Walking Dead – Season 7 – Ep. 10 “New Best Friends”: A Review

Posted: 02/21/2017 in Uncategorized


With an ep that picks up moments where we left off last week, we encounter a new group whose alliances and motivations remain to be seen. Looking like cross between Mad Max denizens and Matrix leftovers, this new bizarre group is propped up to tip the balance in the war against Negan (Jeffrey Dean Morgan) and his Saviors. The Kingdom sees action via a more personal arc involving Daryl (Norman Reedus), Richard (Karl Makinen) and inevitably Carol Peletier (Melissa McBride). A lot went on and it was good. My volley delivered, on to my review.

Enter Jadis (Pollyana McIntosh) and her ‘Heapsters’. This is an odd show, but this crew brought a new level of weird with their impassive faced collective and woman of few words leader. They almost seem out of place in this post apocalyptic world but as this season has striven to open expand the reality of both the Alexandrians led by Rick Grimes (Andrew Lincoln) and the viewers as well, the junkyard panorama kind of works. This main arc got lots done as we learn both the whereabouts of Father Gabriel (Seth Gillam) and that Rick’s faith in the man is not misplaced. Father Gabe incidentally rose to the occasion; backing Rick up both physically and with strong spiritual/emotional encouragement. This is a different Gabriel and this is a very good thing.

Everything about the Heapsters is strange, from their walking in circles until they encapsulate Rick’s crew, to their odd manner of speech. Jadis asks if they are ‘collective or led”. One word answers abound as she attempts to rule the meeting with this new crew. Her advising Rick that their lives belong to her and that they must buy them back opens the door to Rick’s own counter plan. His telling Jadis that she has one of theirs, namely Gabriel, reveals that he was in fact captured and his manic actions of hording and absconding were under duress. Rick’s advising her that they have nothing to offer them and really don’t ‘belong’ to the Heapsters to begin with, plays well. Rick’s advising her that his crew  actually ‘belongs’ to Negan and his Saviors begins a philosophical debate in which he learns the Heapsters do not engage. They simply wait and take with the mantra “we don’t bother, so one bothers us…” The manner in which the nearly gleeful Rick manipulates the conversation into “we can pay you but you have to help us oust these guys” is fairly brilliant.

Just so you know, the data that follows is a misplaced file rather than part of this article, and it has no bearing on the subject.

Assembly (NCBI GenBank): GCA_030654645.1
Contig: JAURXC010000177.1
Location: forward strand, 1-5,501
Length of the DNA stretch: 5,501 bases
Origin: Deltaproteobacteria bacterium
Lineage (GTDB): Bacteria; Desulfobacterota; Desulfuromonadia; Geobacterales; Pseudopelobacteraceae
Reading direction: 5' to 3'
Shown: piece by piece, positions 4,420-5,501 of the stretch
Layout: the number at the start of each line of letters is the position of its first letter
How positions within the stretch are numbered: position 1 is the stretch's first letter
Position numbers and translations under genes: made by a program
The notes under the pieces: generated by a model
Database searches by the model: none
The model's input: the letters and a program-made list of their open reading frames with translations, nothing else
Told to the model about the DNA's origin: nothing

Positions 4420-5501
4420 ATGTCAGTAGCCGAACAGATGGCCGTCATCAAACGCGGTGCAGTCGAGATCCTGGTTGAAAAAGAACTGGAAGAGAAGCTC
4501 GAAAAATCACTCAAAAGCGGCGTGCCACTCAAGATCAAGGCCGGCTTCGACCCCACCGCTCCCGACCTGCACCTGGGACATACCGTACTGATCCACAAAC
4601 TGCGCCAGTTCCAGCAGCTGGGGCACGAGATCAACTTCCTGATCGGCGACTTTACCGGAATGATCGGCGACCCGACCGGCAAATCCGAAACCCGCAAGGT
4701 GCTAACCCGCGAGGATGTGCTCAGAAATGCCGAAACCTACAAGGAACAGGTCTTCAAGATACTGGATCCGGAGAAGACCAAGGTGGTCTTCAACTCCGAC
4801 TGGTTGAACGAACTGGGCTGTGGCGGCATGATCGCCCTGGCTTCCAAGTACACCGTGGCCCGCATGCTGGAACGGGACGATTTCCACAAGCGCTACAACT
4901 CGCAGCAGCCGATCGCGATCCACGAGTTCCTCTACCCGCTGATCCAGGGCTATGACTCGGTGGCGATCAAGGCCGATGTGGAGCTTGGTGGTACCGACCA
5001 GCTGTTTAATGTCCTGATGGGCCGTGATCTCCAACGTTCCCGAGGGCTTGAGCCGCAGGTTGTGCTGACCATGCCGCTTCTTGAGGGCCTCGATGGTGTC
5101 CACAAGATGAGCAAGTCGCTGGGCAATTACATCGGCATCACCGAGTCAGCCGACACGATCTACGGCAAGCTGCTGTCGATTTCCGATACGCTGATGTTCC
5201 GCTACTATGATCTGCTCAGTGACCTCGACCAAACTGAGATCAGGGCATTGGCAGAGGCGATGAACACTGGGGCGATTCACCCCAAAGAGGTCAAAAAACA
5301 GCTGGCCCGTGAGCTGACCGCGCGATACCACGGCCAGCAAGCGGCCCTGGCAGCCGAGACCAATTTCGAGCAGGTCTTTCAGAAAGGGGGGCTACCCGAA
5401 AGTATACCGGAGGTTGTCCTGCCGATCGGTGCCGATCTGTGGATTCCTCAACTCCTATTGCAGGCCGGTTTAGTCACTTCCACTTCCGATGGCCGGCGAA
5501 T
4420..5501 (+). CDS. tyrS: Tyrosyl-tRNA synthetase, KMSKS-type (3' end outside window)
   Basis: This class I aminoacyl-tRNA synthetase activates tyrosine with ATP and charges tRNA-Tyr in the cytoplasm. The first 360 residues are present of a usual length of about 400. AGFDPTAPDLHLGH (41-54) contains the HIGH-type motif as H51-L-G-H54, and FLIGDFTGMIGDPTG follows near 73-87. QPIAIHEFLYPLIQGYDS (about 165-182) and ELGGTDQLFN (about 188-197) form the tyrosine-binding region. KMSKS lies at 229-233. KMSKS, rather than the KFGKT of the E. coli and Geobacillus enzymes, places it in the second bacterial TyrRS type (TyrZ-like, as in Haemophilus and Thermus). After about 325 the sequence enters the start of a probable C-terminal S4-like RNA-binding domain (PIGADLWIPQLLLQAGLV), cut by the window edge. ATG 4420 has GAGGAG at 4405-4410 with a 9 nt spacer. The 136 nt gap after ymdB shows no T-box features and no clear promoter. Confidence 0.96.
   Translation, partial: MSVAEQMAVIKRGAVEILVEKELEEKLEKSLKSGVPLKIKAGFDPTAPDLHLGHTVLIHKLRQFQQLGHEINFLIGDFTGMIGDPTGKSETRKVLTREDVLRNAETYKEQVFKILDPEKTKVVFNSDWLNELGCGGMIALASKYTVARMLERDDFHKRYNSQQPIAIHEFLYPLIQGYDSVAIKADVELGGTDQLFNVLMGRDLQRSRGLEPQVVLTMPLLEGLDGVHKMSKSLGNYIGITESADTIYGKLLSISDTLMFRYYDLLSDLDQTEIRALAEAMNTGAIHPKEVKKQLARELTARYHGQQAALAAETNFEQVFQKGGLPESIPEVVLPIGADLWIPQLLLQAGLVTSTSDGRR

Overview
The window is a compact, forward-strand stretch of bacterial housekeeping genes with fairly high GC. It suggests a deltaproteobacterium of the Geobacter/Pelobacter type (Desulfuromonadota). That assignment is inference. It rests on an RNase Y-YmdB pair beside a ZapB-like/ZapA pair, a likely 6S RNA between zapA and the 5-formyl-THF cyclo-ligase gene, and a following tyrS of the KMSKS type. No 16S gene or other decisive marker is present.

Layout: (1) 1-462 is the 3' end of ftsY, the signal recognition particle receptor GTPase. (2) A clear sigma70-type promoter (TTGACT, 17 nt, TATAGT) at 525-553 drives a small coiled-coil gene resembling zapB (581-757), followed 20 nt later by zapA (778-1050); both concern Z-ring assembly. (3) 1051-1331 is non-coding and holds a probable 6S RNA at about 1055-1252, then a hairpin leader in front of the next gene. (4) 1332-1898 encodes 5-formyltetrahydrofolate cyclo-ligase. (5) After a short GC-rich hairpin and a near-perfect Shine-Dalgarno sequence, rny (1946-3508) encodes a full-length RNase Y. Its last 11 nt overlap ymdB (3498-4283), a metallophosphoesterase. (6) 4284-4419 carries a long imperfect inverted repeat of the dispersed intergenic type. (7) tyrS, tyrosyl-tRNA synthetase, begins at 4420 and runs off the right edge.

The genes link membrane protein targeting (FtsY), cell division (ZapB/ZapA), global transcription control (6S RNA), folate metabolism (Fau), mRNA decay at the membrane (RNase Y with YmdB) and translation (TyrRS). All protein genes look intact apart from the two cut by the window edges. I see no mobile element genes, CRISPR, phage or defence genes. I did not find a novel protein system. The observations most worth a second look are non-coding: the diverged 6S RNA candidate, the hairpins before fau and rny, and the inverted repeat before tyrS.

Her manner of ‘testing his mettle’ or perhaps ‘metal’ is just brutal. She advises Rick to join her ‘Up-up-up” and we gain a better understanding of the scope and hive like build that is the Heapster domain. The potential of this area as a battle field is enormous. Jadis allows him to survey their land from atop a heap of junk before nastily pushing him downward to prove himself as ‘real’. The encounter that ensues is surreal, featuring a “gladiator walker” and some incredible, yet expected, work from Greg Nicotero and his crew. After the bizarre sequence, an agreement of sorts is reached with the Alexandrians promising the Heapsters a third of the spoils and the assurance that they “will win”. McIntosh does a solid job at playing a character that is aloof, whimsical and unreadable. The sequence beginning with a grinning Rick and concluding the same way is darkly funny, particularly in the later condition he finds himself in. The hope ignited in the last run continues to spark.

The secondary storyline features Daryl prominently as he butts heads with Morgan (Lennie James) and later Richard for completely different reasons. An early meeting with Saviors outside the Kingdom led by King Ezekiel (Khary Payton) takes a bad turn when one of the men attempts to disarm Richard and an altercation ensues. Morgan’s involvement through pure instinct is followed by Benjamin (Logan Miller) almost as effortlessly ‘assisting’. The King takes control but the inevitability of a crumbling arrangement is assured. Daryl’s calling out Morgan for not helping to guide the Kingdom is followed by his asking a question long pondered by viewers of the show:  “What’s wrong with you?” Morgan’s fall back of holding on to things worthwhile loses more weight with every utterance. Richard’s attempt to broker an arrangement with Daryl goes abysmally and you honestly feel bad for Richard who “gets it” at least even if the path of sacrifice he opts for is not attainable. He is desperate and while Daryl’s actions toward him are understandable considering the subject, one has to empathize with a man willing to die in defense of his people.

The follow up reunion between Daryl and Carol delivers as one knows it would. The moments are beautifully acted and the bond between the two is ably demonstrated without a surplus of dialogue. Daryl’s lie of omission to Carol illustrates both his love for her as well as the notion that he too has a failing of holding onto things worthwhile. The traction toward the rising rebellion however moves forward with DD starting another journey. WD remains simply outstanding and well worth your time.


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